Hi. Is there anyone out there who has MS and going thru or been thru a divorce? Unbelievable, my husband of 24 years has decided he no longer feels he has a "connection" with me. I am devastated, confused, hurt, angry, scared, etc.... I cried to my physical therapist after I broke down telling him about it. Thanks for your input.
Laura, just wanted to say GOOD RIDDANCE. I feel for you, honey. I really do....but when a man feels the way you describe, why would you want him? This is a horrible thing to have to deal with, and no, im not going thru it, but you have to find the strength to pick yourself up and hold yourself together.
Statistically, I have read that many people with MS do go thru divorce due to MS related issues. Sexual problems, constant medical attention, all of these things could certainly contribute to a partner walking away...but in the grand scheme of things, do we really need partners who arent there to support us?
I can only imagine how upset you are- and Im very glad to hear you have a physical therapist, it might be time to look into a personal therapist to talk this thru with...maybe your PT or Neuro can recommend a good counselor for you? Nevertheless, we are all here to vent to, and because we have a large female population, Im almost positive youll have the support you need right now, right here on this board! Only a woman can truly understand the pain of being told what you were told. Its not fair, its not even reasonable- but in the end, you dont want this man in your life. Youre better than that.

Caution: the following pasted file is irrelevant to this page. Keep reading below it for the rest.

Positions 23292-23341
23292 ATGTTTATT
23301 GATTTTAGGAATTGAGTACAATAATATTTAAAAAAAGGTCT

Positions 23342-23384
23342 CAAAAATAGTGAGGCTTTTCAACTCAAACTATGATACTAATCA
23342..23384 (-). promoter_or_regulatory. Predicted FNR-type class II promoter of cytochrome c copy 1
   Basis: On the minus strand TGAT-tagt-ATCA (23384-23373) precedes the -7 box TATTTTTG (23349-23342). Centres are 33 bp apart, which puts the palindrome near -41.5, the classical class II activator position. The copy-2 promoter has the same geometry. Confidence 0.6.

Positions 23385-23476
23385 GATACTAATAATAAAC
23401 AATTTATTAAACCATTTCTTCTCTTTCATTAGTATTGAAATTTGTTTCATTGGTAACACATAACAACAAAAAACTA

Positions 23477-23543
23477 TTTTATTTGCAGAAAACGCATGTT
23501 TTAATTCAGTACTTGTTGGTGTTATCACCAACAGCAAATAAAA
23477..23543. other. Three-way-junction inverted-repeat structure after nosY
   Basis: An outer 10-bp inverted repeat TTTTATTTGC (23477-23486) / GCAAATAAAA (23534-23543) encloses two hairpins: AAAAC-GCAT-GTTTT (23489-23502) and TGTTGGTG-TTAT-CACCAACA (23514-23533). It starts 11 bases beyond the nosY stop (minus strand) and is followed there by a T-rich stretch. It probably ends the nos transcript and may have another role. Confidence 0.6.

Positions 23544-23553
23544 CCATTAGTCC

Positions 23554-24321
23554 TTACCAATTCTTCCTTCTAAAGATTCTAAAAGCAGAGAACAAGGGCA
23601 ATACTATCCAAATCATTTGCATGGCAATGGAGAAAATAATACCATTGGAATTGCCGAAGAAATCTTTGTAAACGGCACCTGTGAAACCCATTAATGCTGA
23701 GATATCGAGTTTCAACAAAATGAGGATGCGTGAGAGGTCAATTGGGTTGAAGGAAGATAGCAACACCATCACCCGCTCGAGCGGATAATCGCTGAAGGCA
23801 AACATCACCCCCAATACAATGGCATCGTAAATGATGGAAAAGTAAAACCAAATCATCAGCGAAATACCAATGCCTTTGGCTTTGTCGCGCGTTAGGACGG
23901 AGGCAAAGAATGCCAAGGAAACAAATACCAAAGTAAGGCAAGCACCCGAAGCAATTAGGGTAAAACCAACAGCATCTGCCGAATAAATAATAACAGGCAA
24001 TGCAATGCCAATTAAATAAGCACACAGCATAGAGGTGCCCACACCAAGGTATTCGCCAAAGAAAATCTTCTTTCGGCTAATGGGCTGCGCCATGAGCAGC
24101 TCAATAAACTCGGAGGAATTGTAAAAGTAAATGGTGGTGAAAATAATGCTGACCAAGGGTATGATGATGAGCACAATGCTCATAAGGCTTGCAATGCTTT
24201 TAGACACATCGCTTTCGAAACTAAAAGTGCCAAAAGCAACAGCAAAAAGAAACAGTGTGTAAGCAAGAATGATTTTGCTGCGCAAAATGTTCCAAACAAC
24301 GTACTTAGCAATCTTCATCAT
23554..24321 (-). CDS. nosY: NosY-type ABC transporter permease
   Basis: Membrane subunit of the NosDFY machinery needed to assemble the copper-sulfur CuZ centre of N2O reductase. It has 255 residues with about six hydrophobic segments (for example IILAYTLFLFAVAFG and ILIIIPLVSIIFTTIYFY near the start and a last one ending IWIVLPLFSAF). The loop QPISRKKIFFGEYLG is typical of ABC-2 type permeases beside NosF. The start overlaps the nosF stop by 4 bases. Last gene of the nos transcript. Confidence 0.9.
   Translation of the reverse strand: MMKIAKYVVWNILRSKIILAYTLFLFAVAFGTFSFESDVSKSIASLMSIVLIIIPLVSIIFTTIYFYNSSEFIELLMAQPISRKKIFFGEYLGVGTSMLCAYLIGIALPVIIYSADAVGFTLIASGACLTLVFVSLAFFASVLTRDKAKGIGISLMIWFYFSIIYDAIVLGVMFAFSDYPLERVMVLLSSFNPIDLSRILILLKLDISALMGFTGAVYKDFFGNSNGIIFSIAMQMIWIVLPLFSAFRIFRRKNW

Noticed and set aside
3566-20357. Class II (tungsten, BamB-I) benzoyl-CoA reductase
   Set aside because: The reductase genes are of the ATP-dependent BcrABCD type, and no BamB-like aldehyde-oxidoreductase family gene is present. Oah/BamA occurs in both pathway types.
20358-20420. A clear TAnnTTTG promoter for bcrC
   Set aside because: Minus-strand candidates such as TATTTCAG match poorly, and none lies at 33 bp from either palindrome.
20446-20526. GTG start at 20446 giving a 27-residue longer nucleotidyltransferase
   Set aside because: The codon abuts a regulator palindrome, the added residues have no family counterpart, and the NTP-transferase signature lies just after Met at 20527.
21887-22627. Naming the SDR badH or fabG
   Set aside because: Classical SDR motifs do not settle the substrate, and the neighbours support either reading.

please find some support on the outside world, and please let us know how youre doing....you need to focus on YOU right now and take care of yourself, stuff like this is a relapse's dream...dont let the relapse in. Take care of you. The rest really will take care of itself.
I agree with a lot of what Nikki wrote. No divorce here, but lived common law with a man for 7 years, only to have him bail out when the situation looked grave (of course, like Nikki mentioned, the sexual problems got in our way as a result of what was eventually diagnosed as MS). I felt horrendous afterwards, had bought a house (thankfully in my name only) assuming a double income was available. Well, when things got really bad for me, off he went.
Not that I completely blame him in hindsight. He was honest and couldn't deal with what I was going through. It takes a lot out of your partner. He told me, "You aren't the same person". I sure wasn't.
You will find many here can share and sympathize to different degrees. Hugs
I went through a separation a couple of years ago.. Almost divorced too.
We did get back together, i went to counselling. It was the worst time in my life. I got so depressed . it almost destroyed me. Trust, faith and all strength went out the door.
things are ok now, but trust has been broken .
All i want to say is . I was so overcome with emotion, i had one horrible relapse.
Like Nikki says Don't let the relapse in. Honey stick with a counsellor, PT any get a support team happening around you. I have two young kids. Had to put them first. They gave me the strength to keep going.
You need to be around people who can give you strength.
Glad you found this board.. Keep us posted..(((( Many hugs ))))
Hi, Laura. I'm not in your situation but I've seen many people with MS and other chronic illnesses whose relationships have broken up -- sometimes due to disease but not always and of course, sometimes a combination. I just wanted to say that I'm very sorry for what you're going through. Please make taking care of yourself your first priority. I encourage you to at least consider counseling during this difficult time.